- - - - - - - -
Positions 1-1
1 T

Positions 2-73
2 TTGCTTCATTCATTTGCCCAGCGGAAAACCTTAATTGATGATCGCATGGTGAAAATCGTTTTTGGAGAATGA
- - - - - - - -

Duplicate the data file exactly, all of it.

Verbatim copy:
Positions 1-1
1 T

Positions 2-73
2 TTGCTTCATTCATTTGCCCAGCGGAAAACCTTAATTGATGATCGCATGGTGAAAATCGTTTTTGGAGAATGA